The main reason for converting a loft is to create a functional space. For some households, at the time of the conversion this space might be just that – undefined space – with no specific plans for how it’s going to be used, but giving options for its actual function to emerge later on, perhaps as the family grows or working from home or hobbies take over other living areas.
However, most of the time, the newly converted room has a specific function it becomes known by, for instance if it’s a games room, study, household ‘breathing space’ or playroom. But when it comes to being a bedroom, a converted loft room cannot be called a bedroom merely because it offers enough space to fit a bed in, or because one has been put in there: a loft needs to be converted for the purposes of being a sleeping area, and in accordance with building regulations, in order to be called a bedroom. This is one of the reasons why some property sales particulars have that enigmatic ‘potential third bedroom, subject to regulations’ statement alongside the dimensions of a boarded and insulated loft space.
“Even if the loft has been converted in accordance with general loft conversion building regulations, the appropriate building control completion certificate demonstrating the conversion complies with the regulations which make the room suitable for use as a bedroom are also required.” says Guy Beaven from Abbey Lofts.
General building regulations for loft conversions mainly require attention to be paid to structure and safety elements which will create a new space which is fit for non-specific household use. Such regulations will generally set out minimum requirements to ensure:
- Structural integrity of the new floor and ceiling;
- Structural stability of the existing roof and changes made to party walls;
- Structural suitability of any proposed changes to the exterior of the house, in the context of the local area and any special factors relating to the property, such as being a listed building or part of a conservation area;
- Safety in the event of fire, including escape route;
- Appropriate stairway access;
- Soundproofing between the proposed space and adjoining areas, such as rooms below or through party walls.
Extra bedroom, extra regulations
So far, so good but if your loft conversion is going to be used as a bedroom, additional regulations and requirements need to be adhered to, in respect of:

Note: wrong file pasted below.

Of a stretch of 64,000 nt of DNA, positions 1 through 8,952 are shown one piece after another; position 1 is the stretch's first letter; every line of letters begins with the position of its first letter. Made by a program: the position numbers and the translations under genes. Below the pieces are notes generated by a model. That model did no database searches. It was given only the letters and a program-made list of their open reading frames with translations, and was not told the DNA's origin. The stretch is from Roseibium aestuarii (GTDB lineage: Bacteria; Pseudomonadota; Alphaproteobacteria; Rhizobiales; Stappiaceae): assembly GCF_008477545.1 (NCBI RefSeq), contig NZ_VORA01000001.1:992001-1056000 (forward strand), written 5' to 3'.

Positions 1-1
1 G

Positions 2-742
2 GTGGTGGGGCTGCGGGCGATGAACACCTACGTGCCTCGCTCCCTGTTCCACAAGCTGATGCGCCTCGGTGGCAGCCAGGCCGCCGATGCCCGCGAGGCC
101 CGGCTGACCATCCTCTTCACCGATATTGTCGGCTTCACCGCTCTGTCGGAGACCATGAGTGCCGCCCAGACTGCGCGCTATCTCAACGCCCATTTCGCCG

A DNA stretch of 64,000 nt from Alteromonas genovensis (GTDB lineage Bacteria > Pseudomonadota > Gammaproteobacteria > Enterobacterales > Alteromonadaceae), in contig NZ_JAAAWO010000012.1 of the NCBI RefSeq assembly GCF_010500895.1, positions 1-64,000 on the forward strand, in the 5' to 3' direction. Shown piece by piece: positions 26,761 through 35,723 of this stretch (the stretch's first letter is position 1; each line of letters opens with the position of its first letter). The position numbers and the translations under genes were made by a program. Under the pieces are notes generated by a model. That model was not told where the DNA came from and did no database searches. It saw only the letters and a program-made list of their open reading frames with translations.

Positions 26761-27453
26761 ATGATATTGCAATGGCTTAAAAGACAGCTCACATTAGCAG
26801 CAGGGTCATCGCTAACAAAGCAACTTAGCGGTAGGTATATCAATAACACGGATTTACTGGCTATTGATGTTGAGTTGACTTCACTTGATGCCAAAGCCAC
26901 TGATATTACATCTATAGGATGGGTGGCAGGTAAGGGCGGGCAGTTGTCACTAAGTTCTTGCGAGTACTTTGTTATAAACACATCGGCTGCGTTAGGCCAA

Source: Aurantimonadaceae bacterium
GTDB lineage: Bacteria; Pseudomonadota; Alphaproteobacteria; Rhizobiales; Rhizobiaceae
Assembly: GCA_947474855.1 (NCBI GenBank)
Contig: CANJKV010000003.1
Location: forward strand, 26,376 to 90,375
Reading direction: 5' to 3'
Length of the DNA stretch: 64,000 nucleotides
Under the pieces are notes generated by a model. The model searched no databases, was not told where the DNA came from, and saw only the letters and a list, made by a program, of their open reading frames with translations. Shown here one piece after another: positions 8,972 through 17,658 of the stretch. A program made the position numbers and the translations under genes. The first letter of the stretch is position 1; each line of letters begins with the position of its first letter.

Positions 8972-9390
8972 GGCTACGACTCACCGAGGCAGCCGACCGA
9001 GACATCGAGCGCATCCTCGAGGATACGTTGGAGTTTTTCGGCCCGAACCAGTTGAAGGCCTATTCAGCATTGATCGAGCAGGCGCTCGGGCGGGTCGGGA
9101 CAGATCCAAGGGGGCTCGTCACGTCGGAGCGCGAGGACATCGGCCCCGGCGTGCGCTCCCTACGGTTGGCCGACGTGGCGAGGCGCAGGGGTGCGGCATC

- Headroom: part K of current Building Regulations will apply here as, despite the fact that the room will be mainly used at a horizontal level for laying down and sleeping, the room itself must offer sufficient headroom for movement around the room. Current stipulations require adequate headroom along the complete length of one side of the bed, without the hazard of hitting the ceiling. If the roof needs to be lifted and altered, to ensure compliance with headroom requirements, then additional planning permission may be needed.
- Insulation: important for all loft conversions, insulation to make the space thermally efficient forms Part L of current Building Regulations which apply to property conversions. These regulations apply to walls, floors and the roof itself and, particularly when using the room as living space such as a bedroom, these regulations require roof insulation to be a minimum of 50mm, something which needs factoring into the available headroom calculations.
- Fire and escape safety compliance: the regulations in respect of fire vary according to the number of storeys in the property, so it’s worth checking very carefully with your loft conversion specialist and building control as to which ones apply to your particular conversion. Along with Building regulations part K, which applies to escape route headroom, parts B and P (relating to fire and electrical safety respectively) will also apply. Generally, the higher the new loft room is going to be from ground level, the stricter the requirements. In all cases, an escape route must lead from the loft room all the way to the front door and include:
- A proper staircase, definitely not a ladder. If a spiral staircase has been proposed as a space-saving or aesthetically pleasing design option, it’s worth checking with your loft professional, architect or building control that the proposed design and its location will meet with fire safety regulations. If there is any uncertainty, opt for a practical staircase.
- Headroom of 2m (minimum) along the whole escape route. This may be permissibly reduced to 1.8 towards the edge of a stairway (for instance if the roof slopes at the edge) but only if there is a full 2m headroom at the centre of the flight.
- 30 minutes of fire resistance from all materials along escape route. Meeting this regulation may involve upgrading the materials in the walls alongside the escape route, particularly in older residential or period properties;
- The fitting of a fire safety door, which can be opened fully, as access into and out of the new loft bedroom. Any doors on other floors which are along the loft room escape route must also be upgraded to fire doors.
The value of the official bedroom
In most cases and areas of the UK, converting a loft room will almost certainly add value to your property – even if the space has only been converted in accordance with basic regulations and is used as a general storage space. But when a two bedroomed property is converted into a three bedroomed with a fully signed off, regulation-compliant loft conversion providing the additional bedroom, the property can then be fully valued as a three bedroomed home. So when you have a fully regulation-compliant conversion, it’s fine not only to call a loft room an extra bedroom, but also to enjoy the extra value, as well as accommodation, it could bring to your property.
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